The government of Norway didn't care when it extradited a 19-year-old Kurdish prisoner in 2011, and it seems that they don't care now. Norway's extradition Act Section 5 paragraph 1 states that it is illegal for Norway to engage in an extradition agreement "if the offence for which the extradition requested is regarded by the requested State as a political offence." The law, furthermore, prevents extradition "if the person sought proves that the request for his extradition has in fact been made with a view to try or punish him for an offence of a political character".
But only selectively does Norway follow its own laws.
Gulizar Tasdemir, a Kurdish activist who sought asylum in Norway, risks being sent back to Turkey where she will likely be tortured. She was a guerilla fighting against the Turkish state with the PKK, and had been in the mountains of Kurdistan for 27 years. Like Dilma Rousseff, the former president of Brazil and like Jose Mujica, the former President of Uruguay, she left the mountains to engage in civil politics against the anti-Kurdish policies of the Turkish state. She arrived in Norway in September 2015 seeking asylum, which wasn't granted to her.
An elderly woman who suffers from illnesses, she is now being sent back to Turkey, which notably denies permission for the European Committee for the Prevention of Torture to investigate reports of abuse in its prisons. Torture is most probably the fate that Tesdemir awaits.
Norway is, notably, a signatory of Article 3 of the European Convention for Human Rights, which according to the European Court of Human Rights (as established with the Soering case of 1989) prohibits sending someone back to a country that person risks being tortured. This too has been ignored.
This is not the first time that Norway has been accused of making such an outrageous decision, particularly towards Kurds. In 2011, a 19-year old Kurdish asylum seeker called Rahim Rostami was sent to Iran, where he faced several weeks of solitary confinement and torture in Evin Prison, a known torture chamber for political prisoners. His crime? Well, some believe Mr. Rostami was being punished. He appeared twice on the investigative journalism show NRK Brennpunkt, where he spoke on behalf of asylum seekers to complain about the deplorable conditions from which they live. One day he decided to open a bank account, he was then arrested and immediately sent back to Iran.
In the immediate aftermath of the scandal, which outraged the world, the institutions of Norway began their grand act of political theatre. "The Department of Justice has requested from the Immigration Appeals Board a statement on this case.", the Secretary of state in Ministry of Justice and Public Security told Ny Tid magazine.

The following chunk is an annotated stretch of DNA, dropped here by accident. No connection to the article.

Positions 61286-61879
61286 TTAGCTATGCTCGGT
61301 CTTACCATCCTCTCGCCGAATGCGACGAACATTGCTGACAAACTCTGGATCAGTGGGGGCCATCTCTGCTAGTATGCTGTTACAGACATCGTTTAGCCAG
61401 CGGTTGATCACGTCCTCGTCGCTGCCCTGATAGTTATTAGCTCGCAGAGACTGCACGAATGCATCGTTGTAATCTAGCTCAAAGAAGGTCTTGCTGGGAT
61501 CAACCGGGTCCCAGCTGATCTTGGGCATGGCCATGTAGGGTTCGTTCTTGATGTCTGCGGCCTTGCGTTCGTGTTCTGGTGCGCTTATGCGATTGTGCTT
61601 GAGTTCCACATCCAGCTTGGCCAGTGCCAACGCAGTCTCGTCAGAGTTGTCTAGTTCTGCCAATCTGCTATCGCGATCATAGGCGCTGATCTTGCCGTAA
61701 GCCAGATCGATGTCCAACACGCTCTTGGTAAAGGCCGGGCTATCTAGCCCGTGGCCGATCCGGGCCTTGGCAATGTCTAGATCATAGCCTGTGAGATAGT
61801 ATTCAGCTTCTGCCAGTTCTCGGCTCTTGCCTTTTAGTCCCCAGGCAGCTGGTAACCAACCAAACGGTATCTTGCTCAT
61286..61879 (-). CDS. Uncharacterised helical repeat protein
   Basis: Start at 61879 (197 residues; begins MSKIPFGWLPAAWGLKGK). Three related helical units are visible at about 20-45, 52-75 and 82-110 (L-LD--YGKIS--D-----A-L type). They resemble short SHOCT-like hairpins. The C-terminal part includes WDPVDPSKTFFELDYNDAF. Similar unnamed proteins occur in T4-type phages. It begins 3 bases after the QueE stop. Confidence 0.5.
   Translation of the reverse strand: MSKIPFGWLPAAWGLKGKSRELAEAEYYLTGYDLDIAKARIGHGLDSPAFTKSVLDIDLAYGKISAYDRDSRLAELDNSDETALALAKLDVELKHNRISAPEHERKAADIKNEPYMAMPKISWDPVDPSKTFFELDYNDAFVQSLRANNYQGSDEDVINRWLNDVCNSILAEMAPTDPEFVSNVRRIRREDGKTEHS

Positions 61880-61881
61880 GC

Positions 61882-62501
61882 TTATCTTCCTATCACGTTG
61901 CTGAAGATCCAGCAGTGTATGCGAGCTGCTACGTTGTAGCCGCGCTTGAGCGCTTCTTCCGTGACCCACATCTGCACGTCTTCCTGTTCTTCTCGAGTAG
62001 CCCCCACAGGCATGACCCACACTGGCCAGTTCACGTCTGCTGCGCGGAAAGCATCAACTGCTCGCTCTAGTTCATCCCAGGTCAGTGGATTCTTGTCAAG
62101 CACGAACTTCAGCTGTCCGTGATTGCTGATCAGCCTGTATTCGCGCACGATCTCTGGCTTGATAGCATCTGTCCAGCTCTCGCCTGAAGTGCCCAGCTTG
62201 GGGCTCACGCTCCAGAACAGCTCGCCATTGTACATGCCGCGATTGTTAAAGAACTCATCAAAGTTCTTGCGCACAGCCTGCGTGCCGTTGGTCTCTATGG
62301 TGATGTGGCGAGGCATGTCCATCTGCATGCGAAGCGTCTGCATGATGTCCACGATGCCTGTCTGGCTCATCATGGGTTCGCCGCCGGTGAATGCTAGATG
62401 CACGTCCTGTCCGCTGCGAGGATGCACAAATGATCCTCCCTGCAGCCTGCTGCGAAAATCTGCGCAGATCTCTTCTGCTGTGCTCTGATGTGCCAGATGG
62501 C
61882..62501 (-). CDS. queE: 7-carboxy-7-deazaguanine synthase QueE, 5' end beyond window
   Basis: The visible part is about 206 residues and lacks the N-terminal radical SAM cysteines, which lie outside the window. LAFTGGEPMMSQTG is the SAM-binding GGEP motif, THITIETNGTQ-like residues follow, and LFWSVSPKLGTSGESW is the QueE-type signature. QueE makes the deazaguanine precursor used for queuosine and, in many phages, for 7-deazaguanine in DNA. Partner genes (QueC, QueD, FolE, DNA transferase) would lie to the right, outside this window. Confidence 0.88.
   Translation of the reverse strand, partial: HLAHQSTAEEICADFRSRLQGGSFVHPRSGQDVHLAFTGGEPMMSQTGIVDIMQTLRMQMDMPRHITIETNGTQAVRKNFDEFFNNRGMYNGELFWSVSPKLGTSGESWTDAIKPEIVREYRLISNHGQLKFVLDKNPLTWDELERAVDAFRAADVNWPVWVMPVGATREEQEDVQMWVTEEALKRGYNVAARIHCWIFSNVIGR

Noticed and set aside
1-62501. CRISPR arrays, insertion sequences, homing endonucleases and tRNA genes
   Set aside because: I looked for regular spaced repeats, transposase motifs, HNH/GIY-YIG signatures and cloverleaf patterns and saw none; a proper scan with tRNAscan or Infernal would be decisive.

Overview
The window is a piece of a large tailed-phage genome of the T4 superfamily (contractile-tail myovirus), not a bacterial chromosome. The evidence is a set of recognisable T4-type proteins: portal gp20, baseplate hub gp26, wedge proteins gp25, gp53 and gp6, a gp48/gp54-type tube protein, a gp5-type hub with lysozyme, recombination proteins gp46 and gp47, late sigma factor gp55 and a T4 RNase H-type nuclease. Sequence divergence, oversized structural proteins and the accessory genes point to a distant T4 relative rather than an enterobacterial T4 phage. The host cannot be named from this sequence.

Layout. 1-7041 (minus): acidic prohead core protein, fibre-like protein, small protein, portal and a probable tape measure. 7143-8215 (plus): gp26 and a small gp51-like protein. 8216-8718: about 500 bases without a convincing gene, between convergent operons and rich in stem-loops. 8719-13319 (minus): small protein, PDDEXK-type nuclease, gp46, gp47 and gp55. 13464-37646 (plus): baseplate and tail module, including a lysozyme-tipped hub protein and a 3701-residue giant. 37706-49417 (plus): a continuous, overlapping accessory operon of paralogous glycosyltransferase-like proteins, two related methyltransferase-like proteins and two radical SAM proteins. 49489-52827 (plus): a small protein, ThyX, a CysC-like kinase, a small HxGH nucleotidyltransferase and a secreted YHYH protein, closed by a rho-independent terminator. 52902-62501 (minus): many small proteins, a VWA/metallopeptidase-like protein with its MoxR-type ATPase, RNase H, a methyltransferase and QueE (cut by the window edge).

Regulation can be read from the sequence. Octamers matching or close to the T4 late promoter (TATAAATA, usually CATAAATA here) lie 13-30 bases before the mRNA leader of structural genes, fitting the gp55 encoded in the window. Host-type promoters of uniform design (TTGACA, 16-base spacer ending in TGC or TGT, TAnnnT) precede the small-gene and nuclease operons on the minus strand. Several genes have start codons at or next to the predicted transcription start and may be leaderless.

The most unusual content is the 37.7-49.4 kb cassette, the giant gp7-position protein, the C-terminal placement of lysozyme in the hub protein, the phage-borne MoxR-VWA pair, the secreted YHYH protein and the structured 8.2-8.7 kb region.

And it seems that Norway's decision to extradite is quite haphazard, dare we say, irrational. The country was once home to the infamous Krekar, a mullah of Iraqi Kurdish origin, who was the leader of Ansar al-Islam, an Al-Qaeda affiliate. Krekar lived in Norway, and proudly defended Al-Qaeda on Norwegian television, a national embarrassment for the country. As social anthropologist Sindre Bangstad put it in his book, Anders Breivik and the Rise of Islamophobia, In 2003 after a request by the government to have him extradited proved unsuccessful, the public was told that "The order could not be fulfilled ... since both International human rights conventions and Norwegian law prevented Norwegian authorities from extraditing individuals who would risk capital punishment in the countries to which they were extradited".
Be it capital punishment or torture, if Norway (to its great merit) wasn't willing to extradite a person who risked torture, with that person even being a member of Al-Qaeda (they only decided to do so last year after Italy agreed to try him before a court of law), why would they have this lapse of judgement now?
It's probably not a coincidence. Norway and Turkey have had their diplomatic spats recently. On March 2017, Turkey summoned the Norwegian ambassador after the nation decided to grant asylum to people Ankara insisted were behind a failed coup attempt in 2016. NATO had to apologize on behalf of Norway after a training exercise put the faces of Erdogan and Turkey's founder Attaturk as bull's eye training for Nato soldiers.
Norway is not being a "good friend" in other words and it could be trying to get on Erdogan's good side. But why does a Kurdish activist have to be the sacrifice, the offering, for such a gesture? Maybe we can find an answer on the website of Turkey's Ministry of Foreign Affairs, "The total volume of the Norwegian investments in Turkey between 2002-2017 as of September amounted to 648 million Dollars, whereas the Turkish direct investments in Norway during the same period was 190 million Dollars".
Oslo and Ankara have a good and lucrative friendship. But good friends don't help each other torture dissidents. Norway ought to be ashamed of itself.